You take a deep breath as you enter because you get the feeling you will need it. When you walk into this building, you are greeted by a huge Russian Tank that isn’t dwarfed by the cathedral ceilings. What does dwarf it, however, are the rows upon rows upon rows of photographs of the people who entered this building and never came out again. It renders you silent. And the eerie music makes the hair on the back of your neck stand straight up.

Terror Tank

From there you go up to the top floor and work yourself down to the scary basement, which was the one place on earth you did not want to find yourself in that era. That basement looms in your future the entire time you’re in the place.

What is so incredibly impressive about this museum is that it isn’t row upon row of cases of artifacts and dry explanations. Let’s be honest. Halfway through a museum of that type, you tend to stop reading, stop learning, and you just look at the displays and move on. But this museum isn’t only about informing you. It’s about making you feel like you were there. It uses a variety of displays, including video, abstract art, and actual artifacts, so you are never bored.

There are a lot of videos with English subtitles that show people who have survived this building, people who haven’t, and what was actually happening in Hungary during these occupations. There is a room filled with communist propaganda posters that make you really feel how absurd and yet how powerful and scary the adherents to this movement were. Each room has flyers with an English explanation of the display, which is very helpful and informative.

One room had run out of flyers, however, and I wish it hadn’t. The walls were made of these white rubbery bricks. What did they represent? Rendered human fat? I guess I’ll never know, and that made it all the more chilling.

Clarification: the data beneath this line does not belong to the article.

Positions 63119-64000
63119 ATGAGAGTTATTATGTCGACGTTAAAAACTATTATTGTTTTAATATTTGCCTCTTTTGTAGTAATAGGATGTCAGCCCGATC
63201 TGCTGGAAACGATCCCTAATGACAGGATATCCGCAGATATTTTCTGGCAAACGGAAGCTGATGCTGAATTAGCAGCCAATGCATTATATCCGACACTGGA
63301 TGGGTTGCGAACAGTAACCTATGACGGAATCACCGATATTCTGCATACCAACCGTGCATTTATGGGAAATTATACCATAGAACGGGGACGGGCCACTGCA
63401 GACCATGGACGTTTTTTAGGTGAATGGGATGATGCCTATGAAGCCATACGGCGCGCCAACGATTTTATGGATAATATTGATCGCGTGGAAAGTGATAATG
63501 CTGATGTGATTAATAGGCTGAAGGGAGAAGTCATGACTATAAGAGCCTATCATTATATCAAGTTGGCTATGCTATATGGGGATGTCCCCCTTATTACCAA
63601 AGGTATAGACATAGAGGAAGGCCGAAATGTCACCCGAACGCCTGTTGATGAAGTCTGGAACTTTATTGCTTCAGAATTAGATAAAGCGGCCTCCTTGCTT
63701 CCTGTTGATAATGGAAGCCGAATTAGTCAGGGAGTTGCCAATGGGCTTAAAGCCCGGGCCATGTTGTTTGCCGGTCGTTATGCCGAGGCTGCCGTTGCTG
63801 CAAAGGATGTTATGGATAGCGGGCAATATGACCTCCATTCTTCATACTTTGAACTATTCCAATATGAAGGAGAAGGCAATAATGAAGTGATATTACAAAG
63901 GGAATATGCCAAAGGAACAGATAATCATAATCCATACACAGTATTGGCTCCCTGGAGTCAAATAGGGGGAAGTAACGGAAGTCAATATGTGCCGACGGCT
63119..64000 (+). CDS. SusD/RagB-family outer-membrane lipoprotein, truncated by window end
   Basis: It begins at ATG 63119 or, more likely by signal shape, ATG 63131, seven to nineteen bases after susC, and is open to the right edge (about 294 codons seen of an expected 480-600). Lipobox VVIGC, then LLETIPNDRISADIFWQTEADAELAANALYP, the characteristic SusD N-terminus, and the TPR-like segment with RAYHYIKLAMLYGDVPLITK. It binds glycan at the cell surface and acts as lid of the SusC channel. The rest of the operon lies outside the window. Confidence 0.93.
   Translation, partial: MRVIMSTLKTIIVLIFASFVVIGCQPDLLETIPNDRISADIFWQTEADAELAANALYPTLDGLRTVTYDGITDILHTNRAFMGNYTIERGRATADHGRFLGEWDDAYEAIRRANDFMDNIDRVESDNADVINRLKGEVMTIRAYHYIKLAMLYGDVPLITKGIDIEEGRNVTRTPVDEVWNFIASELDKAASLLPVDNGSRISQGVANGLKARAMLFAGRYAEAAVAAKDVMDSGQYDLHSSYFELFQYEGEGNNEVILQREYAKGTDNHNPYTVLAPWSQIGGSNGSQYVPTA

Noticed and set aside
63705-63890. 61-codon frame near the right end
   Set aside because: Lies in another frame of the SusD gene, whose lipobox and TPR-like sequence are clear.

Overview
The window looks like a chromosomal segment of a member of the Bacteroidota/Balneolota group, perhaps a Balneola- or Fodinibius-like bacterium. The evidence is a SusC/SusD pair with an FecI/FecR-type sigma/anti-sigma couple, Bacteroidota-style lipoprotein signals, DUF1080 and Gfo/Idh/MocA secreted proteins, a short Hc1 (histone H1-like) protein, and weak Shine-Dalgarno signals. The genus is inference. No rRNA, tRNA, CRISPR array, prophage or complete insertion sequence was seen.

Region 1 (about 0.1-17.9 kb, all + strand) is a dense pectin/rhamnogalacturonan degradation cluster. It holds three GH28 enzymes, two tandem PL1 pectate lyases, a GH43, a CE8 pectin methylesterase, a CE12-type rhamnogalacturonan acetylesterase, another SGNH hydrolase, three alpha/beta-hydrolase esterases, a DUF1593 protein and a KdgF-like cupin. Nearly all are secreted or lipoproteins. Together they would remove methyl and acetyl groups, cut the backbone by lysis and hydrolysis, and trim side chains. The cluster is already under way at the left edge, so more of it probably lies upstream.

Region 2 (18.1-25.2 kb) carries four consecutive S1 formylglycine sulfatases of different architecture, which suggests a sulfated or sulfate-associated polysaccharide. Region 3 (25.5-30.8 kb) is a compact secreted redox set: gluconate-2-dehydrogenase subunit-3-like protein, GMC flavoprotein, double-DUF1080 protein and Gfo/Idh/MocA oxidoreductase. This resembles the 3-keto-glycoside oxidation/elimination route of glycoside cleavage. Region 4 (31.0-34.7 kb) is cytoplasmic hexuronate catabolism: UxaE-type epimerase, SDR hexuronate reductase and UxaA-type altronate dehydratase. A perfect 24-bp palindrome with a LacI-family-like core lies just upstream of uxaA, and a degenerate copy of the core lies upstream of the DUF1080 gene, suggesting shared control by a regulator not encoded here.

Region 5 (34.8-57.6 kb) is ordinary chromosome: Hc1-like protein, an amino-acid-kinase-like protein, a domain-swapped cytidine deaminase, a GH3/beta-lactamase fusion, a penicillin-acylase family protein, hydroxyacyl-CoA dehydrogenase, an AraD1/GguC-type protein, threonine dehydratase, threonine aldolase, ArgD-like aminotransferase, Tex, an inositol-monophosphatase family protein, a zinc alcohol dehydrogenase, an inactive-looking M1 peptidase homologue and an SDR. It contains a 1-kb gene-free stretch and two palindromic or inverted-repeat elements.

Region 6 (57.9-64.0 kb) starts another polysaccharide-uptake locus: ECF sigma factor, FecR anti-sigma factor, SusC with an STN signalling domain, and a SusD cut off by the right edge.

Another room holds banks of listening devices, and really brings home the fact that you couldn’t say anything to anyone, anywhere, ever. They were listening, and they did not have your best interests at heart. How exhausting to have to live under that level of paranoia just to survive.

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As you go downward, ever downward, you are treated to a display of the puppet court that could sentence you to death just for being Jewish, and/or intellectual, and/or an enemy of the State. You really sense the feeling of helplessness.

And then you arrive in the basement. The ceilings are low and feel as if they are trying to crush you. Everything is grey. You see the labyrinth of tiny suffocating cells and the torture chambers, and you can almost hear the sounds of people screaming from years ago. As I peeked into one room, which was designed for a type of torture so horrible that I can’t even bring myself to describe it to you, I was hit by this wall of terror so tangible that I nearly sank to my knees. I had to leave. I mean, I HAD to get out of there.

Perhaps the most profound and meaningful experience in that museum is leaving it. You have been transformed. You have gotten a little tiny taste of what life must have been like under a terrorist government. The fear, the futility, the inevitability of it all, the hopelessness, all of that resides within that building. And then you walk outside into the beautiful city of Budapest and see the hustle and bustle, the variety, the joy that is that place, and you are struck by the fact that they’ve overcome. That it’s possible to survive.

As long as you never forget, it’s possible to be free.